Jump to content


 


Register a free account to unlock additional features at BleepingComputer.com
Welcome to BleepingComputer, a free community where people like yourself come together to discuss and learn how to use their computers. Using the site is easy and fun. As a guest, you can browse and view the various discussions in the forums, but can not create a new topic or reply to an existing one unless you are logged in. Other benefits of registering an account are subscribing to topics and forums, creating a blog, and having no ads shown anywhere on the site.


Click here to Register a free account now! or read our Welcome Guide to learn how to use this site.

Photo

Windows Server 2012 Hyper-V Configuration & Service Grouping


  • Please log in to reply
1 reply to this topic

#1 Tobleron

Tobleron

  • Members
  • 1 posts
  • OFFLINE
  •  

Posted 24 December 2016 - 07:44 AM

Greetings Everyone,
 
I'm being hired in a company that is building its' Network/System infrastructure from scratch. The hardware setup I am most likely expecting is a single powerful server with 32GB RAM that runs on Windows Server 2012 Standard, in which I will deploy all the Hyper-Vs.
 
You will notice there are many related questions in just one topic, I'm sorry if this seems confusing but all of them are related and to separate each question here will not be fruitful as the replies will include questions like "What are you trying to do etc.?" So I couldn't ask in the form of one specific question.
 
But if I have to, then it is: "What's the best Windows Server 2012 Configuration with Hyper-Vs for Stability & Performance?"
 
First Related Question: How many simultaneous Hyper-Vs I can run without stability problems (in your opinion, or if there are best practices)?
 
Second Related Question: The following are the services I am planning to run. Based on your experience and/or recommended best practices that considers performance & stability, how should I divide my Hyper-Vs among the services? Or which services I can group together as best practice?
 
  1. Domain Controller & Active Directory.
  2. DNS.
  3. DHCP.
  4. Windows Service Update Server (WSUS).
  5. Mail Server (not EXHANGE) hMail server which is very lightweight.
  6. File Server.
I thought of putting the DNS & DHCP in one Hyper-V, but I've seen tutorials recommending the DC & Active Directory to have DNS on the same server. so should I just add the DHCP server to them, all in one Hyper-V?
 
Third Related Question: How will you prioritize the memory for each of the servers in terms of RAM to guarantee maximum stability & performance?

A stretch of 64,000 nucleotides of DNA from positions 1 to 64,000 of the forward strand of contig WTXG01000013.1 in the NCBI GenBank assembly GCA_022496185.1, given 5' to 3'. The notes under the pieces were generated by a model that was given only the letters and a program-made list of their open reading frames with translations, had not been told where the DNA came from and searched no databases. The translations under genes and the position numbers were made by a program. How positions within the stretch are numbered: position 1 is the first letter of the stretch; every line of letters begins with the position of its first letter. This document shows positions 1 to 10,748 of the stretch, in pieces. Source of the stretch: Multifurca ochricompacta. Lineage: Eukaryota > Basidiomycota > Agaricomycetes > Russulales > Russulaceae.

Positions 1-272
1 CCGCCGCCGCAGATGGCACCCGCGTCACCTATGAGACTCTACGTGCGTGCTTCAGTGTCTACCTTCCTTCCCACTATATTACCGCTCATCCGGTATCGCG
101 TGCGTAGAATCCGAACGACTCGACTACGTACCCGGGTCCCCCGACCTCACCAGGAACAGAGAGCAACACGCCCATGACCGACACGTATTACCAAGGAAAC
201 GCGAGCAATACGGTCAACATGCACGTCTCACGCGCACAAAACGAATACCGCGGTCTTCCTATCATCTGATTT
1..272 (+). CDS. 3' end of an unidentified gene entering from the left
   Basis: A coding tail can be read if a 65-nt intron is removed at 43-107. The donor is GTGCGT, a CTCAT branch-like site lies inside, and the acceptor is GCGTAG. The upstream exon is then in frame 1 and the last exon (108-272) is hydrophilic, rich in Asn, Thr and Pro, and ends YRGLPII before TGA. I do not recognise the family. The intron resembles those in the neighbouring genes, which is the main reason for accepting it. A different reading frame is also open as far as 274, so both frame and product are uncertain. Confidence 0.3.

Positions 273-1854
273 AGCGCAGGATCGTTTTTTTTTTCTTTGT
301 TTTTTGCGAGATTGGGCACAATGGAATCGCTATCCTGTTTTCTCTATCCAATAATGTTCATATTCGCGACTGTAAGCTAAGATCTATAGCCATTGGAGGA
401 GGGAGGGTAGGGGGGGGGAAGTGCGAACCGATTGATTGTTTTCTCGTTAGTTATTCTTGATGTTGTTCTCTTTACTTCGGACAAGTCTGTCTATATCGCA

I did not mention Security in my concerns, but I seek normal security that does not put an overhead in configuration and maintenance because I'm not very experienced as a Windows Server Administrator. If you have best practices for Security that is easy please mention it.
 
Finally, if you have any recommendations for web references that can help me in these decisions, that would be great. I am indebted for the generosity of all IT Administrators who can help me in this setup.


BC AdBot (Login to Remove)

 


#2 sflatechguy

sflatechguy

  • BC Advisor
  • 2,257 posts
  • OFFLINE
  •  
  • Gender:Male
  • Local time:01:03 PM

Posted 02 January 2017 - 10:55 AM

The answer to your first question is "That depends". You mentioned how much physical memory is installed, but you didn't mention anything about the processors, network connections or hard drives, which is just as crucial.

 

per Microsoft:

"Several factors can affect the real number of virtual machines that can be run at the same time on one node, such as:

  • Amount of physical memory being used by each virtual machine.
  • Networking and storage bandwidth.
  • Number of disk spindles, which affects disk I/O performance."

You should definitely have at least two DCs, with the DNS service running on both. You can put the DHCP roles on the DCs, or you can set it up on a separate servers. Opinions are split on whether it is best to run DHCP on the servers, or separated. But you certainly want more than one domain controller, with each one running DNS.

 

As for the other services, you can put them anywhere, just not on the DCs. Probably best to dedicate a VM server to each.

 

As for security, you'll want a good firewall to prevent unauthorized outside access. You may also want to limit RDP to the internal network only.






0 user(s) are reading this topic

0 members, 0 guests, 0 anonymous users